The stadium, which was built for the 1970 Commonwealth Games, will close on December 3 to mark the start of major redevelopment plans to create a new state-of-the-art sports centre on the same site.
The news follows the closure of the Meadowbank Velodrome earlier this month, and will see the centre decommissioned before on-site inspections take place this winter and works begin in 2018.
The new sports centre is set to include:
- An outdoor athletics track with a 500 seat stand
- Two multi-sport games halls
- Three fitness studios
- A gym
- A gymnastics hall
- Two squash courts
- A combat studio for martial arts
- A boxing gym with ring
- A 60m 6 lane indoor athletics track and jumps space
- An outdoor throwing area
- Two FIFA standard 3G (all weather) pitches – one which will be in the centre of the athletics track
- Cafe and meeting rooms
The first multi-sport games hall will be equivalent in size to an eight-court badminton hall with permanent seating for 420 and additional bleacher seating for 725. The second hall is set to be the equivalent of a four-court badminton hall with permanent seating for 430.
Councillor Ian Campbell, vice convener of culture and communities for the City of Edinburgh Council, said: “This is the end of an era for Meadowbank and the start of a major redevelopment to support physical activity, health and wellbeing in Edinburgh for generations to come. The facility will support both the local community and clubs and it is important we get the design right. That is why the facility mix has been revisited, and now incorporates improved indoor athletics facilities in line with feedback from individual users and sports clubs within the budget we have available.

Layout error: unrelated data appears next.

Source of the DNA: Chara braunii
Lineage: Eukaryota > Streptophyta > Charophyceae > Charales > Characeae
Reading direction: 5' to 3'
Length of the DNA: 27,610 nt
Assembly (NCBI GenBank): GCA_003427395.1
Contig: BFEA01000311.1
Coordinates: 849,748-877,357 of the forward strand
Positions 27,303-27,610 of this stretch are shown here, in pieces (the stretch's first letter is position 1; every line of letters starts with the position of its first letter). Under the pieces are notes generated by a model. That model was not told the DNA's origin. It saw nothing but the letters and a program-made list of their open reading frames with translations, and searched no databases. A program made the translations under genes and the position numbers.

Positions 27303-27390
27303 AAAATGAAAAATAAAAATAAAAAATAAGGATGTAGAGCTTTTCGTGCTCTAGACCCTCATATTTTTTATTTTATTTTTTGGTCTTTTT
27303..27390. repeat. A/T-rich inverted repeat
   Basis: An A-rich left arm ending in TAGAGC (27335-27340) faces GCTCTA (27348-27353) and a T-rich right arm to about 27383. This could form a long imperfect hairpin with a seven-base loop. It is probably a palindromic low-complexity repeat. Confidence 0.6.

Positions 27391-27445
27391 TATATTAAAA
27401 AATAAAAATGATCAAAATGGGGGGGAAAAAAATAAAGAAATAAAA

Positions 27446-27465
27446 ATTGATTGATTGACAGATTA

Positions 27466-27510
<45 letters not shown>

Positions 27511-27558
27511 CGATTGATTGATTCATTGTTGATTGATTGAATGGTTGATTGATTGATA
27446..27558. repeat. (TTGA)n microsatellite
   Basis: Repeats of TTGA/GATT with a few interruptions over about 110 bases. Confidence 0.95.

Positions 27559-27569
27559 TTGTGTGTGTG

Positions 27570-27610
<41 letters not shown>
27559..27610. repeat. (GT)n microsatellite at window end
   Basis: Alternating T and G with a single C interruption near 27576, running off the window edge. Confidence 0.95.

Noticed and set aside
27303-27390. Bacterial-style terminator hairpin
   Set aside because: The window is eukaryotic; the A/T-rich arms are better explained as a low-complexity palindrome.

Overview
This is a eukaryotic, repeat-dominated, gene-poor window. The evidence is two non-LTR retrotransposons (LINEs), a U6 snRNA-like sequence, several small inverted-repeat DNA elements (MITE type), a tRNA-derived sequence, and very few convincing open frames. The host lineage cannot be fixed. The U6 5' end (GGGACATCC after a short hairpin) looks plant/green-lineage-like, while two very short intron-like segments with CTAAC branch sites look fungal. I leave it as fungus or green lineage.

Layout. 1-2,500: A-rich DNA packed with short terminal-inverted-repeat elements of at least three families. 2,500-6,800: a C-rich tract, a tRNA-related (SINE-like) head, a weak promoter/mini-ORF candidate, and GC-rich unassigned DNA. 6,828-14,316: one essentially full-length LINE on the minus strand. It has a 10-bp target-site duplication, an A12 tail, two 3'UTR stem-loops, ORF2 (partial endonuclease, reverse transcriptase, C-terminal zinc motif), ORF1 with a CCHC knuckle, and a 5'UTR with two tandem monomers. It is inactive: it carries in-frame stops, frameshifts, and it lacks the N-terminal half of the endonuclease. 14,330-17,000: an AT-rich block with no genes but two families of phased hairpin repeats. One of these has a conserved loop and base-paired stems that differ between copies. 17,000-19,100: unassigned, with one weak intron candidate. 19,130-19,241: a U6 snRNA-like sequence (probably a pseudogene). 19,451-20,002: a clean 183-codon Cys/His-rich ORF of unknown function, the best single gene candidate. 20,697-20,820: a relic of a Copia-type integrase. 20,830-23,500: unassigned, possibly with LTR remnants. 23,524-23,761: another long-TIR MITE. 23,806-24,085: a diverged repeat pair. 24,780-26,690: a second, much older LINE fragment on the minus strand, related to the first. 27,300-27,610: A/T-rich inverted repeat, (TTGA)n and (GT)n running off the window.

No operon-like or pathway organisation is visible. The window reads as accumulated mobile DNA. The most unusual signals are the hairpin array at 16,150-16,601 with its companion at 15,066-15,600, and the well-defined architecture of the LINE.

“The old Meadowbank has been at the heart of sport in Edinburgh for almost half a century. We now need this new-look venue to greatly support physical activity in Edinburgh for at least the next 50 years to come, while catering for the city’s ever demanding housing needs. I’m looking forward to seeing the proposals submitted as a planning application soon.”
Images of the new look venue have been released following extensive consultation with individual users, sports clubs, governing bodies, sportscotland and residents. Further information will be made available prior to the submission of a planning application later this year, featuring a masterplan for the wider site development. Officers are continuing to work with Edinburgh Leisure to assist clubs and groups to find alternative sport facilities following the closure.
June Peebles, chief executive of Edinburgh Leisure, added: “We welcome and are obviously very excited about the prospect of a new Meadowbank. And, in the tradition of the existing centre, the new centre will provide a range of opportunities for people of all ages and abilities to participate in physical activity and sport.
“Our focus at the moment is identifying the relocation options for the 100 plus clubs that use Meadowbank. We are also working to ensure all our members and ‘pay and play’ customers are able to keep moving and stay active and healthy with Edinburgh Leisure during the closure period.”
The new centre will be partly funded by residential and commercial development on parts of the existing site that are not required for the new sports complex. This will include development of affordable and low cost housing through the council’s 21st Century Homes Programme.
Users and members of the public will have the chance to attend a final Fireworks Concert, which will take place on November 5.
The new Meadowbank is due to be operational by Easter 2020.